This video highlights Hatboro-Horsham High School’s internship program.
The diversity of our students’ interests and internship experiences is amazing! Hatboro-Horsham students have worked on engineering projects (installing and monitoring a solar collecting parking lot; the reconstruction of Rt. 309), in healthcare (hospitals, physical therapy, fitness, nutritional science, pharmaceutical science, dementia research), art and design (fashion design, architecture, photography). They have interned with the township parks system, at a long term projection weather agency, local television stations-we could go on and on. Our students are always teaching us about the world of work and of the possibilities for their futures.
The high school internship keeps seniors engaged in school during the senior year and benefits the student and their families beyond the internship experience:
- High school interns do better in their post-secondary studies.
- High school interns graduate from post-secondary colleges and trade schools at a higher rate than their non-interning peers.
- High school interns graduate college in a more timely manner (with less post-secondary debt) than students who do not take advantage of this opportunity.
For more information about our internship program. (Includes a student produced documentary.)
Sampler: Student placements.
And if you are a student reading this, the following YouTube is a must see:
The Other 4.0 That Really Matters In College & Life
Senior internship puts you on the path to the 4.0 that really matters: (1) Personal capital, (2) Intellectual capital, (3) Social capital and (4) Financial capital
Important recognition: This program has evolved. Starting with 14 students in our first year and growing to well over 100 students a year, we, a team of teachers have worked, developed and tweaked the internship experience again and again. Without my colleagues interest and shared passion for authentic learning this student experience would not be as great as it is!
Thank you Terrie, Donna, Ted, Carol, Terri, Lauren, Jen and Lance!
We also depend heavily on our community mentors for leadership, career guidance (for students) and support. Thanks to all!
Thanks to Bob Anderson for the beautiful documentary at the top of this post.
Filed under: Career Development, Career Development K12, Career Education, Curriculum and Instruction, Professional Development, School Counts | Tagged: College Prep, Course Selection, Curriculum Fair, Hatboro-Horsham High School, high school, High School Internship, High Schools that Work, Internship, Post-secondary, Post-secondary planning, senior year | Leave a comment »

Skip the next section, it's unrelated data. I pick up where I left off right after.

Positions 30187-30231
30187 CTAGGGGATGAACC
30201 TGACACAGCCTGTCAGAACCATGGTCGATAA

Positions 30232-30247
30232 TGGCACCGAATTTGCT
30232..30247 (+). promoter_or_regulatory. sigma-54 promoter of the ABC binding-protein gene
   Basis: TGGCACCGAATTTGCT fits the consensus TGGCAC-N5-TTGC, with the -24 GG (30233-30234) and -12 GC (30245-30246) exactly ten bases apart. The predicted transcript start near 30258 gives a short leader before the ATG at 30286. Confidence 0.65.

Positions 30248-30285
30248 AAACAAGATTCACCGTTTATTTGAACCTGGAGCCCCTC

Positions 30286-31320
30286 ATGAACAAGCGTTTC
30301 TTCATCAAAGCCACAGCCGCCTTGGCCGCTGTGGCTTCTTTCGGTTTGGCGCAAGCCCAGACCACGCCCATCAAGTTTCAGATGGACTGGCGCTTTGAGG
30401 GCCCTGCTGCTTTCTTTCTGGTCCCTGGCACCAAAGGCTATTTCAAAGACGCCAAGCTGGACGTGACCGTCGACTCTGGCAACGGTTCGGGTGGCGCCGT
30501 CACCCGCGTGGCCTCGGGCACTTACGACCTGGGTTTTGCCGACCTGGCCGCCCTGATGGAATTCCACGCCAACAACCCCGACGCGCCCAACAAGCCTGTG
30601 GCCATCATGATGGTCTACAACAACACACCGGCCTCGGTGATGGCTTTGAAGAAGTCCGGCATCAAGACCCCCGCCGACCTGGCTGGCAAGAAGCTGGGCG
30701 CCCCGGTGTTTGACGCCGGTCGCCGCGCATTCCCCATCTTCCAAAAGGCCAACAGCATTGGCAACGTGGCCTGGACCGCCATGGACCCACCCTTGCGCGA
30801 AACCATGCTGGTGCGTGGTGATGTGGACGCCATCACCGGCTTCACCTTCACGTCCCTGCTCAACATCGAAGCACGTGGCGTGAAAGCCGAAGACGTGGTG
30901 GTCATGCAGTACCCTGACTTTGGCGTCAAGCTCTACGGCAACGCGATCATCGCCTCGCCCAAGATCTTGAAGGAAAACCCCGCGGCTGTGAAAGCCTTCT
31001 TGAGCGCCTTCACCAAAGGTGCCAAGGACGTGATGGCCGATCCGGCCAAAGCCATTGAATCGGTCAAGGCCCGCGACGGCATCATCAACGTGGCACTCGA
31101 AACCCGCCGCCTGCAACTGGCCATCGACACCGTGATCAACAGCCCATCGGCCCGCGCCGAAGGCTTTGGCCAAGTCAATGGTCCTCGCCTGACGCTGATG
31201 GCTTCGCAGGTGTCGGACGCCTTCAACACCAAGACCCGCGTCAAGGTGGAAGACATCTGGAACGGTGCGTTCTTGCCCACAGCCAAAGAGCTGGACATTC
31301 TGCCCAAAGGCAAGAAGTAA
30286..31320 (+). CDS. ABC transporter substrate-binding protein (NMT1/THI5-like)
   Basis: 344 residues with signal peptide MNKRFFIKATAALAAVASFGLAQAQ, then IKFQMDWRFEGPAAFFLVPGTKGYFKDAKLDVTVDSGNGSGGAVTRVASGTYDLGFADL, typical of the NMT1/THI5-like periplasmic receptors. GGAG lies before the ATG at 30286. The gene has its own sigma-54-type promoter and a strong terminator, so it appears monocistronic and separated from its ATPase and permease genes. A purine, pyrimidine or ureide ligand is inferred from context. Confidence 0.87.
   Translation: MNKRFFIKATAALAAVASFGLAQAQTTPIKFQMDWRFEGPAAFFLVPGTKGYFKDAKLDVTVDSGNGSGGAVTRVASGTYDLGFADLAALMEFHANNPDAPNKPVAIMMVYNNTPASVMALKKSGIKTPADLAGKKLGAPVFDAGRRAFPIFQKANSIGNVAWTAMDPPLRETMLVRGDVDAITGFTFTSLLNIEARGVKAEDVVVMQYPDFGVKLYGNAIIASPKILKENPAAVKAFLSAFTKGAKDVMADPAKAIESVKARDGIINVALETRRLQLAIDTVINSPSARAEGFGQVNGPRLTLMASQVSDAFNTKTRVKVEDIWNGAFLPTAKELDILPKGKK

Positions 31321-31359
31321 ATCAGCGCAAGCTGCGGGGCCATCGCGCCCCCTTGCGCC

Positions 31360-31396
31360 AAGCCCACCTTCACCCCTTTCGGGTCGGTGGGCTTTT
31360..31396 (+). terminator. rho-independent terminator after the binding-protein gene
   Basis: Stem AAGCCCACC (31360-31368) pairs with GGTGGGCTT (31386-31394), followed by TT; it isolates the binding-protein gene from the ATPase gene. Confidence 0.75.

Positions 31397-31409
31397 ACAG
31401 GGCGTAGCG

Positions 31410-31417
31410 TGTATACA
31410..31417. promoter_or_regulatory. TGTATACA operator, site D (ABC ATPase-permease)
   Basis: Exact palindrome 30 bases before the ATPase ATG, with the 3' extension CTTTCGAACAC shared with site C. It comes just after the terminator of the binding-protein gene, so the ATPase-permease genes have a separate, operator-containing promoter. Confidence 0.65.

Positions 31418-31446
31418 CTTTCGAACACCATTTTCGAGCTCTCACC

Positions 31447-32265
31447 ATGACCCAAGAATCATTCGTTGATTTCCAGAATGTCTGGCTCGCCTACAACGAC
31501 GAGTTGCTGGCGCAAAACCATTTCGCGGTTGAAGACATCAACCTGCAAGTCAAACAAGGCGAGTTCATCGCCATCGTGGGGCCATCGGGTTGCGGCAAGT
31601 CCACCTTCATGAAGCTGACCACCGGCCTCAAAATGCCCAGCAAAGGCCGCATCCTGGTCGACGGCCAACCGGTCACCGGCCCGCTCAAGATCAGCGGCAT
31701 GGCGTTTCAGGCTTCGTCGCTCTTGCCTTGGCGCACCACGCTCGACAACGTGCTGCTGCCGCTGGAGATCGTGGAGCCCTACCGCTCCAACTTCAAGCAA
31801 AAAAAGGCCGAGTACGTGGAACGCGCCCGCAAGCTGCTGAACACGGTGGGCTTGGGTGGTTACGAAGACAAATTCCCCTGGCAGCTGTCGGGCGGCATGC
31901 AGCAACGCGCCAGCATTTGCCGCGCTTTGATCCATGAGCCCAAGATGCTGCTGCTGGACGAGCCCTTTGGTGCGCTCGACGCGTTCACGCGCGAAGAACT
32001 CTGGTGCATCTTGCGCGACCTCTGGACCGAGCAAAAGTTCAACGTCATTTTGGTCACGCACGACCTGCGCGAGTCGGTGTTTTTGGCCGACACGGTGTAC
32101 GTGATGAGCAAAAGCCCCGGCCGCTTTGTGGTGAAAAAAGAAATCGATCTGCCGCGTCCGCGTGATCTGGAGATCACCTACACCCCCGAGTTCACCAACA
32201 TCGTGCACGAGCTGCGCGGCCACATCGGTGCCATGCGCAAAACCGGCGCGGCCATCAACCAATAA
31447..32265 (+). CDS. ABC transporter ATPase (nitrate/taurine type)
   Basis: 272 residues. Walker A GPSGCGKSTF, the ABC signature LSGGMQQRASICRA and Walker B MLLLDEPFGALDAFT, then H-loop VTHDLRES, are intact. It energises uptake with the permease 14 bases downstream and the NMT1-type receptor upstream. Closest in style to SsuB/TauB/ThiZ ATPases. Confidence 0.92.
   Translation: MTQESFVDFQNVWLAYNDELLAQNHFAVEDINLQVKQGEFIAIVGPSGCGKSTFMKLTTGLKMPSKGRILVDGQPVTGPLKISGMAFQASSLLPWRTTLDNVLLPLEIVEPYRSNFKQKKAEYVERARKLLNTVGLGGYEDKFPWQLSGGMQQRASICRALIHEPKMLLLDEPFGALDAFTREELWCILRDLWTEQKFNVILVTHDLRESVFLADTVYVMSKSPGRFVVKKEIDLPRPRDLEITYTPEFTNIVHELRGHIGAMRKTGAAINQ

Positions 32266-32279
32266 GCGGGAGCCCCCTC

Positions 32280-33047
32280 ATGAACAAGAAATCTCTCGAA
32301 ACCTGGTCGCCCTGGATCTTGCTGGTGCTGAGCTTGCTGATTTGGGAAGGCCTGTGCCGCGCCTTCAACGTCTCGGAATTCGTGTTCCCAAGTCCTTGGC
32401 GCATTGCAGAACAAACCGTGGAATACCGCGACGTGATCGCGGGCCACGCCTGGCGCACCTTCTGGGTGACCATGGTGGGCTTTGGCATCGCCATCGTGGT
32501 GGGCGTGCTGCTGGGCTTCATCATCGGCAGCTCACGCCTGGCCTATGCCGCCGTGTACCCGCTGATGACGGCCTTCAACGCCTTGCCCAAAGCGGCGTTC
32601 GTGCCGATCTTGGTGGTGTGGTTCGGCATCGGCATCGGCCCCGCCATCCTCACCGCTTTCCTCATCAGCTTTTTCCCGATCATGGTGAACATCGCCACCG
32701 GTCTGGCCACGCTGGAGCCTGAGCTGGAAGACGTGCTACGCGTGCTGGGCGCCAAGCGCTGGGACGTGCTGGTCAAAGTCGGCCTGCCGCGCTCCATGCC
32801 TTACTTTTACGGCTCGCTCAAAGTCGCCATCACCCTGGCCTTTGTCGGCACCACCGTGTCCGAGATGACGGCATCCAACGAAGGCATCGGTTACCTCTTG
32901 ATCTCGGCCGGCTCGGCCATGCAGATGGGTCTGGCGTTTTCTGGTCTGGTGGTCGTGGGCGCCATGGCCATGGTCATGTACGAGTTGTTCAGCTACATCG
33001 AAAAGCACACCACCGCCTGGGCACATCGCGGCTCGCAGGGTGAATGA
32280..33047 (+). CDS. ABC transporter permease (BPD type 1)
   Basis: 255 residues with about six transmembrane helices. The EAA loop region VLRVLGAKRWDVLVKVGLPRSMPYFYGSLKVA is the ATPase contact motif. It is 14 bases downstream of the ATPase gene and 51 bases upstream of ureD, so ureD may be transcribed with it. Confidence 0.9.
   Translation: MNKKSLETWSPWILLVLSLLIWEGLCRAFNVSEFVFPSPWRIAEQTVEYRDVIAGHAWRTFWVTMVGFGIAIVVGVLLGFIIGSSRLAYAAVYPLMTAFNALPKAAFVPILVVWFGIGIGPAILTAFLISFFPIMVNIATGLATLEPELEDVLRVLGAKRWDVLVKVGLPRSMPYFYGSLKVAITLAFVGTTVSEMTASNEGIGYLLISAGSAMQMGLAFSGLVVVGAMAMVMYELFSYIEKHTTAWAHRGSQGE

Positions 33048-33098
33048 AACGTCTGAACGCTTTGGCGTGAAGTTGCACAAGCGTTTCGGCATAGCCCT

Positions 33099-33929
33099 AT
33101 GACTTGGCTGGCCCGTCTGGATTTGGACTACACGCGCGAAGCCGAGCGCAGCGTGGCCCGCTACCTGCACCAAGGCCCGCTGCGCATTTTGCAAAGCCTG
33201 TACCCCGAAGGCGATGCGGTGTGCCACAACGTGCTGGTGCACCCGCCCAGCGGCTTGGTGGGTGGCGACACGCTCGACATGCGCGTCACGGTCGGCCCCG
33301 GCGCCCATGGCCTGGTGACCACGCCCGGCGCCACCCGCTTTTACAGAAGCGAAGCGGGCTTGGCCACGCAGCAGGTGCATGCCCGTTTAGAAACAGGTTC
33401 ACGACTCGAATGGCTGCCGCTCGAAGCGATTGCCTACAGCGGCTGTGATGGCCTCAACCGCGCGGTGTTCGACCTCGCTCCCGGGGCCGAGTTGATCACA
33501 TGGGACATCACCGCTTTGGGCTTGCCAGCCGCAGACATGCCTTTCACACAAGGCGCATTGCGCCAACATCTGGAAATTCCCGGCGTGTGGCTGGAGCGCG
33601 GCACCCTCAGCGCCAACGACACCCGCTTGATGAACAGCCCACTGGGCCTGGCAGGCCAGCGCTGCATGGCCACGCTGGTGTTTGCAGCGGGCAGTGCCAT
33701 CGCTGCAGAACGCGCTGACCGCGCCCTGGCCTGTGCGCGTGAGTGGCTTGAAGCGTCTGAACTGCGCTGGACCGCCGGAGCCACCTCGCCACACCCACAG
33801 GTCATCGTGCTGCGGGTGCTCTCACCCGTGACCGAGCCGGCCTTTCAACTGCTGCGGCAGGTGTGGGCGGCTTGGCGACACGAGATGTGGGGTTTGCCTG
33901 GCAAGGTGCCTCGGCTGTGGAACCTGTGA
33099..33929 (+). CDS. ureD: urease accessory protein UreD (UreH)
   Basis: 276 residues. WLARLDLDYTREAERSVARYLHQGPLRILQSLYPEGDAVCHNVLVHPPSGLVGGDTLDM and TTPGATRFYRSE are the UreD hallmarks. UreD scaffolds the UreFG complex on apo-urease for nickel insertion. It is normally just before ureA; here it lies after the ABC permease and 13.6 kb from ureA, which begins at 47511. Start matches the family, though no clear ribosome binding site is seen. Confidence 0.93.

NEW PROJECT–A collaboration between local Chambers of Commerce and the School District!
I recently presented this project to the general membership of our local Chambers. The two Chambers executive boards, school administrators and I modeled this project from a similar program that was presented at the Integrated Learning Conference in 2011 at Penn State University.
Preparing students for success after graduation is a high priority for Hatboro-Horsham School District. Whether they attend a two- or four-year college, a technical, apprenticeship, military program or immediately enter the workforce, HH is committed to ensuring all students have the necessary skills and career maturity required to succeed.
The Greater Horsham Chamber of Commerce and The Greater Hatboro Chamber of Commerce together with the high school have collaborated to develop an employability certificate called the “School Counts Employability Certificate.”
The certificate connects learning in school to success in our community.
*Thanks to my friend Betty Holmboe for the inspiration and to Mary Dare, Jo-Anne Zapata and Becky Felton of the Horsham Chamber for helping me get this off the ground.
Filed under: 8-12, Career Development, Career Development K12, Career Education, Workforce Development | Tagged: Employability Certificate, Greater Horsham Chamber of Commerce, Hatboro Chamber of Commerce, Integrated Learning Conference, School Counts | Leave a comment »
We teachers need a wake-up call. Do we really understand the world our students are entering? To answer that question, think about this question first: When was the last time you applied for a job?
If it hasn’t been in a few years, then you likely have no idea what it’s like “out there.” (Do you know what a two column cover letter is?) And if you don’t know what the latest trends in job acquisition are, how can you equip your students? I know what you are thinking, “What do I care? My students are going to college.”
College and career readiness is getting a lot of press. Our future college students will soon be looking for meaningful internships. Do they know how to find one? Students going to community college will likely be working and going to school. They needed a job yesterday. Students going directly into the workforce want to find work that is more fulfilling than flipping burgers.